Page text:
The effects of observing and producing gestures on Japanese word learning

Naomi Sweller*, Aya Shinooka-Phelan, Elizabeth Austin

*Corresponding author for this work

Research output: Contribution to journalArticlepeer-review

18 Citations (Scopus)
53 Downloads (Pure)


While observing and producing gesture can enhance native language learning, research in foreign word learning is limited. English-speaking university students were verbally presented with Japanese verbs with their English translations in one of three conditions: no gesture, observing an instructor's iconic gestures, or observing and reproducing the instructor's gestures. Participants verbally recalled the words immediately following training and after a one-week delay. Both observing only as well as observing and reproducing gestures at encoding enhanced learning and were equally beneficial for both the short and longer term beyond verbal learning alone. Reproducing the instructor's gestures during learning increased the rate of spontaneous iconic gesture production during recall, though the effects of this spontaneous gesture production at test were inconsistent. Findings emphasise the importance of an instructor's gesture production during foreign language learning, and suggest that motor imagery plays a key role in the beneficial effects of gesture on learning.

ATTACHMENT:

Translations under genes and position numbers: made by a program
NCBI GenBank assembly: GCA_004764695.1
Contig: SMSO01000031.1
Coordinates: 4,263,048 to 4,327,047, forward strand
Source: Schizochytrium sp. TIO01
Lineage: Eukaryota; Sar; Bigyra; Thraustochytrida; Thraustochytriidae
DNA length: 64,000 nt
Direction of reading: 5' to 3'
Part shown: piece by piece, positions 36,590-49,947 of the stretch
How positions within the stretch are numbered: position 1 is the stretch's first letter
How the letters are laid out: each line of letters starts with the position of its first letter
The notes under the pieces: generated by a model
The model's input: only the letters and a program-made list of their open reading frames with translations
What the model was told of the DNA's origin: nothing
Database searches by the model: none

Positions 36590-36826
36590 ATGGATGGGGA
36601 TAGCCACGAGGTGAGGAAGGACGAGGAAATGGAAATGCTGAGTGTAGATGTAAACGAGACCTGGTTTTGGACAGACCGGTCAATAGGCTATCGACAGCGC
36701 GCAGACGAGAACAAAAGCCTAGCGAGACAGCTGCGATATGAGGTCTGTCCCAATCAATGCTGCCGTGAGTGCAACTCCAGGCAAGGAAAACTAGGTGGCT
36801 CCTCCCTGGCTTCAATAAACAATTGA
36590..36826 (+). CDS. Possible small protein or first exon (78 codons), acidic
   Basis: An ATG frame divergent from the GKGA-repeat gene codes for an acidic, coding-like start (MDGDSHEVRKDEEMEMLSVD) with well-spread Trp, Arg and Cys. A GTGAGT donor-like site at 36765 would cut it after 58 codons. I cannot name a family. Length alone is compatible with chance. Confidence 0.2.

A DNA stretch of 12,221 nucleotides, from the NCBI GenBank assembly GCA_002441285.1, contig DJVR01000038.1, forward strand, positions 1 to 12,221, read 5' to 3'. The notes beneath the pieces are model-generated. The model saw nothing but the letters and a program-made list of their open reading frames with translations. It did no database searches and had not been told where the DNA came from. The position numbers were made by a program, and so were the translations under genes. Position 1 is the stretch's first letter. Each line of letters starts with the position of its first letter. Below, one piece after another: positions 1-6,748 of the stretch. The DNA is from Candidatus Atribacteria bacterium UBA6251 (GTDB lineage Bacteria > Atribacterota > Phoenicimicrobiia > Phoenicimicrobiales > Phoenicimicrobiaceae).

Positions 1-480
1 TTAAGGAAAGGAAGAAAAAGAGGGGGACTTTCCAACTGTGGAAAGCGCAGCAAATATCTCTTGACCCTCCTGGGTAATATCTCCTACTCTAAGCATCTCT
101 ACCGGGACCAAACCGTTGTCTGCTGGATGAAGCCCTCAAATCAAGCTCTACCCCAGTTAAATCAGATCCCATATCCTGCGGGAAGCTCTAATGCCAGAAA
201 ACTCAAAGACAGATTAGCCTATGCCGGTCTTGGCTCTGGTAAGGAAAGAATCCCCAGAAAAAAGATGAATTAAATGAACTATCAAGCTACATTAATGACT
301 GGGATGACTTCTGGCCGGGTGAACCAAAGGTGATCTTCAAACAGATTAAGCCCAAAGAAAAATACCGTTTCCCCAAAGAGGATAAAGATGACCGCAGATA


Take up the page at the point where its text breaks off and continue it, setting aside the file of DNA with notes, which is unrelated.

Original languageEnglish
Article number103079
Pages (from-to)1-11
Number of pages11
JournalActa Psychologica
Publication statusPublished - Jun 2020


  • iconic gesture
  • learning
  • Japanese verbs
  • language
  • memory
  • vocabulary


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